The Session Records also note the purchase of six communion cups which are still in use, 4 smaller ones in 1691 and two larger in 1712. The 4 smaller vessels are William and Mary church plate and were displayed in the Victoria and Albert Museum in London, being considered very fine examples of silver work. The patent silver Baptismal bowl was given to the church by Lady Grant (Dame June Johnson) in 1775.
During the 1750s Sir Archibald helped to reform church singing at Monymusk. At this time the Minister or precentor (leader) would sing a line and then the congregation would repeat it. This method developed because there were not a lot of hymn books and not everyone could read, so the precentor would give out the line to the congregation to keep everyone together in the tune.
Thomas Channon was an English soldier who had sung at St Paul's Chapel in London and was proficient in a new style of psalm singing being developed in England where the choir was trained to sing in harmonic parts in order to lead the congregation. In January 1755 Channon's singers demonstrated the new style at Aberdeen West St. Nicholas Kirk and afterwards Sir Archibald invited Channon to teach it at Monymusk. Channon used a small instrument called a pitch-pipe to teach the new method and travelled with his singers from parish to parish.
A choir was formed at Monymusk which was helped and encouraged by Sir Archibald, who sang with them on Sundays, installed an organ (possibly a barrel organ) in the library at Monymusk House for choir practices and advertised in the Aberdeen Journal for a Schoolmaster who did 'sing and teach Church music and play a musical instrument'. The church employed their new choir leader, bought new hymn books and built a singing loft, which was a gallery to accommodate a large choir. The loft was later taken down in 1929 when the church was restored as much as possible to its original plan.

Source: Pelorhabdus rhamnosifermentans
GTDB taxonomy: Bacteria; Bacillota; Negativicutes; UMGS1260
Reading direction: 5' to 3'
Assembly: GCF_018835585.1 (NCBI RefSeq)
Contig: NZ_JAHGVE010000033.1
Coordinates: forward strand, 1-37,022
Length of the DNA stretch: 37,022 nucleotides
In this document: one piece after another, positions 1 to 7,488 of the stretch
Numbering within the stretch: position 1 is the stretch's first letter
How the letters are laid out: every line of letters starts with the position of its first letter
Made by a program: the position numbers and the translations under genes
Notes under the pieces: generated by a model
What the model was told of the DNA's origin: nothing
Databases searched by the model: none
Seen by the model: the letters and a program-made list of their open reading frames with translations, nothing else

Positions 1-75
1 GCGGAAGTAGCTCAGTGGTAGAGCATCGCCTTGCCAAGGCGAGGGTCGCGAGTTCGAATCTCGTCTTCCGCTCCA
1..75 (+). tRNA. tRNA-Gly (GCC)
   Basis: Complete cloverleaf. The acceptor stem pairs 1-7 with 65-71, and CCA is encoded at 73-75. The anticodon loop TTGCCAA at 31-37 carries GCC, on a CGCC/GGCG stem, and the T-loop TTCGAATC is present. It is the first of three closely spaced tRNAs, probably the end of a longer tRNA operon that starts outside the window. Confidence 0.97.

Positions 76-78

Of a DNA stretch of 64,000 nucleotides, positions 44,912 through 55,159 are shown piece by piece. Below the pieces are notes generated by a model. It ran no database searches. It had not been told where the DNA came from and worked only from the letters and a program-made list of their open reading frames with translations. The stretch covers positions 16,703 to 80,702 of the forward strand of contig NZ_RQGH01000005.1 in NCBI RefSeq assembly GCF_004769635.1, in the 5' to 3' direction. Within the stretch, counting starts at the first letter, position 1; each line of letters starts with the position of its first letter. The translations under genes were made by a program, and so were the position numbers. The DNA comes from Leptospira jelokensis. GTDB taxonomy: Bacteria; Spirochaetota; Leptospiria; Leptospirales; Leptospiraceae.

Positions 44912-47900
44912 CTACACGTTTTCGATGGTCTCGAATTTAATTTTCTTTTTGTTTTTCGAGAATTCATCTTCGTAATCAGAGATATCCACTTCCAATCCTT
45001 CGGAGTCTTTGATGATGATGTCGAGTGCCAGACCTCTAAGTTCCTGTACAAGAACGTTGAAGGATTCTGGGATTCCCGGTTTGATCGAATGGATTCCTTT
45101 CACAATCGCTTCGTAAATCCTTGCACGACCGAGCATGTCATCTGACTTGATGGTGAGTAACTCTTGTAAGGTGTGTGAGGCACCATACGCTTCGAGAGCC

The Monymusk choir travelled around the local parishes in the North East to demonstrate the new method which sparked a reform of church music in the local area known as the Monymusk Revival, and which subsequently spread to the rest of Scotland. By the end of 1755 it was reported that there were 13 parishes in the local area using the new method and that by the end of 1756 all the churches in Aberdeen had adopted it. The choir from Monymusk even taught the new method to the congregation of St. Machar's Cathedral, although it wasn't accepted there for some years.
In 1761 the Rev John Wesley, founder of the Methodist Church, was making his way around Scotland and on reaching Aberdeen was invited by Sir Archibald to take a service at Monymusk Church. Wesley was impressed by the high standard of the choir singing, which he said was comparable with any Cathedral in England. He also reputedly remarked that he "may as well have been talking to the church walls for all the reaction he got from the congregation for his sermons!"
The Monymusk Stone
The church houses a class II Pictish Symbol Stone, known as the Monymusk Stone. The Stone is a 7 foot high granite slab, decorated with a equal arm shafted Celtic Cross, ornamented with knot work and the 'step' and Pictish 'double disc' symbols. It is thought that a carver of the stone knew about the Brecbennoch and that the 'step' symbol represents the casket.
It initially stood in a field at Nether Mains Farm but was moved sometime in the 18th Century to the edge of the field. In 1903, it was relocated to the Billiard Room of Monymusk House and then in 1978 it was moved again to St Mary's Church. Click on this link to see photos of the Monymusk Stone being moved.
|© Copyright Monymusk Estate
Wednesday, September 2nd 2015
site by balvack.com